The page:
Protect Windshield Wipers from Ice
You can protect your windshield wipers from ice by covering them with tube socks in cold weather. Remove them when you're ready to drive!
Defog Your Windshield
Prevent car windows from getting foggy with a sock filled with kitty litter nestled inside another sock – bonus points for using an eye-catching pattern or design! Tie both layers off securely and place your personalized defogger by the windshield. The litter will absorb the moisture!
Covers for Hot Seatbelts
Slip outgrown baby socks over seatbelts in the summer to protect passengers from getting burnt by the hot metal.
MISCELANEOUS SOCK HACKS
Socks can be used as a flexible, discreet pouch to hide valuables and treasure, and they are easy to tuck anywhere. Just be sure you remember what you stored in where! You don't want your precious things taking a trip through the washing machine.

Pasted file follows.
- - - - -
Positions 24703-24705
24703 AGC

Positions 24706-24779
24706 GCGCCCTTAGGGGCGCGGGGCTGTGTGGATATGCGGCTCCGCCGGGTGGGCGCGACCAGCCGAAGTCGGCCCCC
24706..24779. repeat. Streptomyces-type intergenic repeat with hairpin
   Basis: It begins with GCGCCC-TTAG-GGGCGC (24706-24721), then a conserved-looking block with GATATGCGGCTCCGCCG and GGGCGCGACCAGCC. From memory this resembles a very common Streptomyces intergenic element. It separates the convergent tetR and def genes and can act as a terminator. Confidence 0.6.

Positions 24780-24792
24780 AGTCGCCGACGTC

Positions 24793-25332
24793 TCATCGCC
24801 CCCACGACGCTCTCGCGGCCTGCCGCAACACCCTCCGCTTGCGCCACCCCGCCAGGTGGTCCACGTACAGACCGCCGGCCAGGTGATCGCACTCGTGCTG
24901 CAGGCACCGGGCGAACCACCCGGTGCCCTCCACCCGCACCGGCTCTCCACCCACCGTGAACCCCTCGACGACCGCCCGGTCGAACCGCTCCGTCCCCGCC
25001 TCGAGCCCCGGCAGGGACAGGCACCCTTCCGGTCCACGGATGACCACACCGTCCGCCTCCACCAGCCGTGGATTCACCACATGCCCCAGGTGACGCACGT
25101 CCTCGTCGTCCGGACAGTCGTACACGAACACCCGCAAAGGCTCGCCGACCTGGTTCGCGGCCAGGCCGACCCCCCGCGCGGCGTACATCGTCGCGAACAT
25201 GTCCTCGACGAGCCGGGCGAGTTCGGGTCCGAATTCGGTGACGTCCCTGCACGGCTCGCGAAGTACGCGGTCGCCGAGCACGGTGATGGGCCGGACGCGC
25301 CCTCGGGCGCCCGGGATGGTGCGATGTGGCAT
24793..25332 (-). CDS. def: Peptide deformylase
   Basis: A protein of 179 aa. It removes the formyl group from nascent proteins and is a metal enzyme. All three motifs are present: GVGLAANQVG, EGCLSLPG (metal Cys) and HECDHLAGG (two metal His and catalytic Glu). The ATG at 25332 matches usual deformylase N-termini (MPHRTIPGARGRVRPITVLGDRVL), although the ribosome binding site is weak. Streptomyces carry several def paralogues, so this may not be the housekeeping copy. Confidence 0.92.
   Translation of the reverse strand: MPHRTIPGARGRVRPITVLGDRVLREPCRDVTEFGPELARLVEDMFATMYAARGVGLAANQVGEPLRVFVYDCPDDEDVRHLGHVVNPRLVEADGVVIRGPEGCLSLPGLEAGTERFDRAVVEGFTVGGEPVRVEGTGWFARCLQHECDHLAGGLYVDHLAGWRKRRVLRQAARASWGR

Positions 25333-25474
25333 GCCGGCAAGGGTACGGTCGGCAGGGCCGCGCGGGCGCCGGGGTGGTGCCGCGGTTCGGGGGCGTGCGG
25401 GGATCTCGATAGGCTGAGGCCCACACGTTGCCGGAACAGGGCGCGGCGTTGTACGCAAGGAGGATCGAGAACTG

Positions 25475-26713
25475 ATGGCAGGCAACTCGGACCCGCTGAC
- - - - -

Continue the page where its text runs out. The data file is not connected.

DIY Ergonomic Wrist Rest
If you're not keeping a neutral wrist position (no slumping or arching in the wrist), you risk muscular discomfort and more serious conditions like carpal tunnel syndrome and tendonitis. An ergonomic wrist rest can help, and you can make one immediately at home out of an old sock! Simply stuff a sock full of rice, securely tie it off, and place where your mousing wrist sits at the computer. You can adjust the height with how much rice you put into it. You can also make a longer one for your keyboard, and you can even pop these in the microwave for a minute to heat up and soothe sore wrists while you work.
Sexy Gag & Blindfold
As long as you are consenting adults, we won't ask what you do behind closed doors! We will just casually mention that discarded knee-highs and thigh-highs can readily be used as a gag or blindfold should your scenario call for it! Please use responsibly. 😊
Did you ever imagine that you could use a long tube sock for a. . . okay, we'll stop right there.
We hope it never has to come to this, but all we're saying is you COULD use a sock tied off and filled with nuts, bolts, pennies, or rocks for personal protection. We don't recommend brandishing your sock weapon unnecessarily, but in a tight spot — brandish away! You can even get really advanced and make a sling like the one from the Bible story "David and Goliath." Adult supervision required!